Wednesday, April 30, 2008

Politicians Don't Know Pop Music - EMP Conference Highlights Part Five

In an intriguing presentation at the Experience Music Project Pop Conference on April 12th, Mike Barthel (a media studies grad student) and Rachel Arnold (a grad student in public administration) gave their paper, "Yesterday's Gone: The Use of Pop Songs in Presidential Campaigns."

Although I saw flaws in their research and its applicability to current campaigns, I was most interested in their assertion that people interested in entering politics tend to know very little about popular music and those who do are embarrassed by that. They used this finding to explain, in part, why so many random and inappropriate songs are often chosen as campaign theme songs.

Now, I always assume that political campaigns are overly researched and that people must be hired to pick music and theme songs. They suggest that it's much more random than this. I suppose that makes sense when you think about Ronald Reagan using "Born in the U.S.A.," George W. Bush using "I Won't Back Down," and McCain selecting "Little Pink Houses."

Barthel and Arnold decided to test the musical knowledge of future politicos in order to get an understanding of how these types of selections are being made. They surveyed public policy students, arguing that these students would be future political leaders and decision-makers. Their findings were horrifying, at least to the audience of music geeks at the EMP Pop Conference! They said that none of the students surveyed could name the lead singer of Blondie and only 58% knew all 4 Beatles. Nobody knew any of the current campaign songs. Additionally, the students had little interest in the question, "If you could pick a song for your own campaign, what would it be?"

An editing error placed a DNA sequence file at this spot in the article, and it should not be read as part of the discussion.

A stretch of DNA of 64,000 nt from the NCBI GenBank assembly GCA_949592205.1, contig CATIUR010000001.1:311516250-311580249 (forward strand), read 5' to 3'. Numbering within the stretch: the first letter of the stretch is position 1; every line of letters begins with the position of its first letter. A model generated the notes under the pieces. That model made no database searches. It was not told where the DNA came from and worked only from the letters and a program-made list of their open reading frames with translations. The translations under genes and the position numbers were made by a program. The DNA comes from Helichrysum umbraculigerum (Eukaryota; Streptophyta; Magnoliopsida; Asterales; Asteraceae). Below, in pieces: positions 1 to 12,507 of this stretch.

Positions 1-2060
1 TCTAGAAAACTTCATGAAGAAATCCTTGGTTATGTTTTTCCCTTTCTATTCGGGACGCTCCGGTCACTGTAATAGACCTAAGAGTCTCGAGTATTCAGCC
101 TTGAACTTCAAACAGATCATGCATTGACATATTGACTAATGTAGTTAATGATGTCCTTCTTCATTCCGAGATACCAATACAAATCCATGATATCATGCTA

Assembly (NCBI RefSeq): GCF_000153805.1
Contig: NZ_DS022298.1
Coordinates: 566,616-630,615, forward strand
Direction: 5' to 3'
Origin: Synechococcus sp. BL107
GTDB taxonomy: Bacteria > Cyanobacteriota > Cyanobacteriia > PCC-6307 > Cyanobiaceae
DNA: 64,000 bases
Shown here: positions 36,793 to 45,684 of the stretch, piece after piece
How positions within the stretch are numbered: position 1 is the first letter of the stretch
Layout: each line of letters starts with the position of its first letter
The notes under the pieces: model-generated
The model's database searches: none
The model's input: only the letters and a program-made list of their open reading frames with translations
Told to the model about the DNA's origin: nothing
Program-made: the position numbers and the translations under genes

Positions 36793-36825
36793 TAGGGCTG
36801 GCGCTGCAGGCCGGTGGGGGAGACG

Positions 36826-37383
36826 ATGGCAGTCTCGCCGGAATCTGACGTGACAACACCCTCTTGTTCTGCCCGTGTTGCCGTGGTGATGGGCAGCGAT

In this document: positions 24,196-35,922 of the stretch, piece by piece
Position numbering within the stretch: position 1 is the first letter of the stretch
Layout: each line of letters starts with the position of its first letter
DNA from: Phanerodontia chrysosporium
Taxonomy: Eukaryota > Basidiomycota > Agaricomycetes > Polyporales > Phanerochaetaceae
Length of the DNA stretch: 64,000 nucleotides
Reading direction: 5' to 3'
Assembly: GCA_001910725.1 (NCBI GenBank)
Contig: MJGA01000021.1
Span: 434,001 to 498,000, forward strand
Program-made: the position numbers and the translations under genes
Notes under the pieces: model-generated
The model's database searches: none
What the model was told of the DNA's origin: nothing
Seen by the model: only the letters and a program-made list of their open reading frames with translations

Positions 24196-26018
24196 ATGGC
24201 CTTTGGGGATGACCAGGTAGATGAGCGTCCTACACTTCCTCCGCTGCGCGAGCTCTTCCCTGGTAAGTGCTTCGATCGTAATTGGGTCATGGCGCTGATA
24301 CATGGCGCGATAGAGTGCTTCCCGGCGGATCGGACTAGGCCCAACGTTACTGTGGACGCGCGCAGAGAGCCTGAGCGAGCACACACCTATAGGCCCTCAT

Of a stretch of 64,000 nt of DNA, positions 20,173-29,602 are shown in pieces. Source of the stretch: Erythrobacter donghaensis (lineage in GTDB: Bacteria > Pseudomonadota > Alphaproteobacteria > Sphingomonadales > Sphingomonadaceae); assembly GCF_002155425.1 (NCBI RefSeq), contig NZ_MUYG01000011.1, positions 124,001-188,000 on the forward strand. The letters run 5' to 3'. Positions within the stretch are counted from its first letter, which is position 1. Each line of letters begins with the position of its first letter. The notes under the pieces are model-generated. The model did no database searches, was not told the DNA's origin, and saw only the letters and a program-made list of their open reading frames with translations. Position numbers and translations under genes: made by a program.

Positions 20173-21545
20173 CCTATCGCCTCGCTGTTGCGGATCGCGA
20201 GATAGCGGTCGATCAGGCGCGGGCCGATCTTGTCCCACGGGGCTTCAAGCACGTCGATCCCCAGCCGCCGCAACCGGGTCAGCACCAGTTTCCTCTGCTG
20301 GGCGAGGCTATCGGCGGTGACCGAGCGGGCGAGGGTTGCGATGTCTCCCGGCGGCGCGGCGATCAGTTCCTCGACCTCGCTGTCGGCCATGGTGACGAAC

The presenters asked if campaign songs would be "more effective if politicians had a greater understanding of pop music" and argued that "our study shows that those in power are really bad at using music to get their message across." Most disheartening to me was their point that, "politicians think music is fundamentally unimportant to politics."

Do you think music is important to politics? An audience member mentioned all the buzz around You Tube user-generated videos (especially with Obama) and that the new campaign songs may actually come from the people, rather than the political machine.

Previous EMP Pop Conference posts:

EMP Pop Conference Highlights Part One

Strippers, Retro Divas, and Yoko Ono - EMP Conference Highlights Part Two

Music and the War in Iraq - EMP Conference Highlights Part Three

Sublime Frequencies' Experimental World Music - EMP Conference Highlights Part Four

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